Source code for pymunk.shape_filter

from collections import namedtuple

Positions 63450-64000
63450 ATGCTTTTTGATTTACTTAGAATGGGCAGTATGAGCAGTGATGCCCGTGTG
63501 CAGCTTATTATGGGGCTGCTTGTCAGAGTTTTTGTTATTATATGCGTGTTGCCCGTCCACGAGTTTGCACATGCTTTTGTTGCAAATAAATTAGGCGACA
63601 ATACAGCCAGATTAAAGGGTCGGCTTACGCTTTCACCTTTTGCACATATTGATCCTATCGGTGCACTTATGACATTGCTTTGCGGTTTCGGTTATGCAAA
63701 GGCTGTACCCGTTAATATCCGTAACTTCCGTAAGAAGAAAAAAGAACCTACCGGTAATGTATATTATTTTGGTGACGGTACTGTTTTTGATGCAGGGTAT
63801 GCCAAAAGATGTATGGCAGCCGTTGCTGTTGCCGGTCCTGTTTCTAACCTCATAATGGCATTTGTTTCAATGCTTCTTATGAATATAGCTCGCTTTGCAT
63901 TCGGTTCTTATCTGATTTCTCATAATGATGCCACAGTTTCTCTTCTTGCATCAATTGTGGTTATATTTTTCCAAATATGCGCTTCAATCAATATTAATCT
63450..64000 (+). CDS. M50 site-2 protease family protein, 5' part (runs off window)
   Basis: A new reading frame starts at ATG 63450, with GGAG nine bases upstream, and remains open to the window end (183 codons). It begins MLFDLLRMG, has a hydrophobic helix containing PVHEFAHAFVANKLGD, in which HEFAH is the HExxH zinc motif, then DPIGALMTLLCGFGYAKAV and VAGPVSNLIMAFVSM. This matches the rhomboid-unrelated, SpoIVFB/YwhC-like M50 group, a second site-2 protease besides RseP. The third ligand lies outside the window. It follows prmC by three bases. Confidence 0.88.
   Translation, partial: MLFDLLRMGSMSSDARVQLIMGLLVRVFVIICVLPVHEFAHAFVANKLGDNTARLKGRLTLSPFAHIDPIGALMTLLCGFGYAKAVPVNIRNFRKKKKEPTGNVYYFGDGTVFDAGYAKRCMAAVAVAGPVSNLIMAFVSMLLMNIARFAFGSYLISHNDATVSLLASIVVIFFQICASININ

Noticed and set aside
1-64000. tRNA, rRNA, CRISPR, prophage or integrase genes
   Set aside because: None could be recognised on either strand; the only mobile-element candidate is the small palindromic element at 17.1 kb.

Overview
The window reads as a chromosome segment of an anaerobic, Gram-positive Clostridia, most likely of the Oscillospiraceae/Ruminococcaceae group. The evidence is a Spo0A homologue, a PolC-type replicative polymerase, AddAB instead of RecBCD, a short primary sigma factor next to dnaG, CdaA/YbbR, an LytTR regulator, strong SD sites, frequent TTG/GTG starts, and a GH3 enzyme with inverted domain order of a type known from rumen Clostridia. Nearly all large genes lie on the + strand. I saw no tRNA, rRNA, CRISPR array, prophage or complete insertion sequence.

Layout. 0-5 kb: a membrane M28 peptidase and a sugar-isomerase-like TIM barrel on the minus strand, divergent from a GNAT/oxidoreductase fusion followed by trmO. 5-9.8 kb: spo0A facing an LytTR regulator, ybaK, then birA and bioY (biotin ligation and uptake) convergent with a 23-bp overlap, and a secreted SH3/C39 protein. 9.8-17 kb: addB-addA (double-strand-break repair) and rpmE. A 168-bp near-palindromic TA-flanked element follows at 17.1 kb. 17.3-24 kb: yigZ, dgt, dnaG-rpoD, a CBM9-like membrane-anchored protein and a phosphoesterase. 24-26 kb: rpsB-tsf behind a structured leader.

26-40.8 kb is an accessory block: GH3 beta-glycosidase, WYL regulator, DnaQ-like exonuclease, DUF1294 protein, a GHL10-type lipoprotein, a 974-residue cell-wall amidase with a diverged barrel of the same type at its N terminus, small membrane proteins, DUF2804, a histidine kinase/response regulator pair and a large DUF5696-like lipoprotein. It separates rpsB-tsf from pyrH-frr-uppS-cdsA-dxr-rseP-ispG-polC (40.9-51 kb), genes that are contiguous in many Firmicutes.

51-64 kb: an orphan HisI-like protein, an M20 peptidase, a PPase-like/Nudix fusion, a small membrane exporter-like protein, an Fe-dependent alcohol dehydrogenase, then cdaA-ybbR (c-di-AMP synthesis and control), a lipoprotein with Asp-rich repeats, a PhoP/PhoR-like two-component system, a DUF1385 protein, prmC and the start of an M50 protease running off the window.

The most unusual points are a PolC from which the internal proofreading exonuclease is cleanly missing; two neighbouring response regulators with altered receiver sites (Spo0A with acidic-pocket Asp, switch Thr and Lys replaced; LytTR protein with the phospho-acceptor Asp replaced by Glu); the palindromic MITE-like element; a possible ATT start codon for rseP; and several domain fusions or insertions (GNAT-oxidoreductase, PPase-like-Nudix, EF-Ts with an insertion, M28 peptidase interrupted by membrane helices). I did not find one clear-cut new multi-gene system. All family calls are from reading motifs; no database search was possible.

[docs]class ShapeFilter(namedtuple("ShapeFilter", ['group', 'categories', 'mask'])): """ Pymunk has two primary means of ignoring collisions: groups and category masks. Groups are used to ignore collisions between parts on a complex object. A ragdoll is a good example. When jointing an arm onto the torso, you'll want them to allow them to overlap. Groups allow you to do exactly that. Shapes that have the same group don't generate collisions. So by placing all of the shapes in a ragdoll in the same group, you'll prevent it from colliding against other parts of itself. Category masks allow you to mark which categories an object belongs to and which categories it collides with. For example, a game has four collision categories: player (0), enemy (1), player bullet (2), and enemy bullet (3). Neither players nor enemies should not collide with their own bullets, and bullets should not collide with other bullets. However, players collide with enemy bullets, and enemies collide with player bullets. ============= =============== ==================== Object Object Category Category Mask ============= =============== ==================== Player 0b00001 (1) 0b11000 (4, 5) Enemy 0b00010 (2) 0b01110 (2, 3, 4) Player Bullet 0b00100 (3) 0b10001 (1, 5) Enemy Bullet 0b01000 (4) 0b10010 (2, 5) Walls 0b10000 (5) 0b01111 (1, 2, 3, 4) ============= =============== ==================== Note that in the table the categories and masks are written as binary values to clearly show the logic. To save space only 5 digits are used. The default type of categories and mask in ShapeFilter is an unsigned int, with a resolution of 32 bits. That means that the you have 32 bits to use, in binary notation that is `0b00000000000000000000000000000000` to `0b11111111111111111111111111111111` which can be written in hex as `0x00000000` to 0xFFFFFFFF`. Everything in this example collides with walls. Additionally, the enemies collide with each other. By default, objects exist in every category and collide with every category. Objects can fall into multiple categories. For instance, you might have a category for a red team, and have a red player bullet. In the above example, each object only has one category. The default type of categories and mask in ShapeFilter is unsigned int which has a resolution of 32 bits on most systems. There is one last way of filtering collisions using collision handlers. See the section on callbacks for more information. Collision handlers can be more flexible, but can be slower. Fast collision filtering rejects collisions before running the expensive collision detection code, so using groups or category masks is preferred. Example of how category and mask can be used to filter out player from enemy object: >>> import pymunk >>> s = pymunk.Space() >>> player_b = pymunk.Body(1,1) >>> player_c = pymunk.Circle(player_b, 10) >>> s.add(player_b, player_c) >>> player_c.filter = pymunk.ShapeFilter(categories=0b1) >>> hit = s.point_query_nearest((0,0), 0, pymunk.ShapeFilter()) >>> hit != None True >>> filter = pymunk.ShapeFilter(mask=pymunk.ShapeFilter.ALL_MASKS ^ 0b1) >>> hit = s.point_query_nearest((0,0), 0, filter) >>> hit == None True >>> enemy_b = pymunk.Body(1,1) >>> enemy_c = pymunk.Circle(enemy_b, 10) >>> s.add(enemy_b, enemy_c) >>> hit = s.point_query_nearest((0,0), 0, filter) >>> hit != None True """ __slots__ = () ALL_CATEGORIES = 0xffffffff ALL_MASKS = 0xffffffff def __new__(cls, group = 0, categories = 0xffffffff, mask = 0xffffffff): self = super(ShapeFilter, cls).__new__(cls, group, categories, mask) return self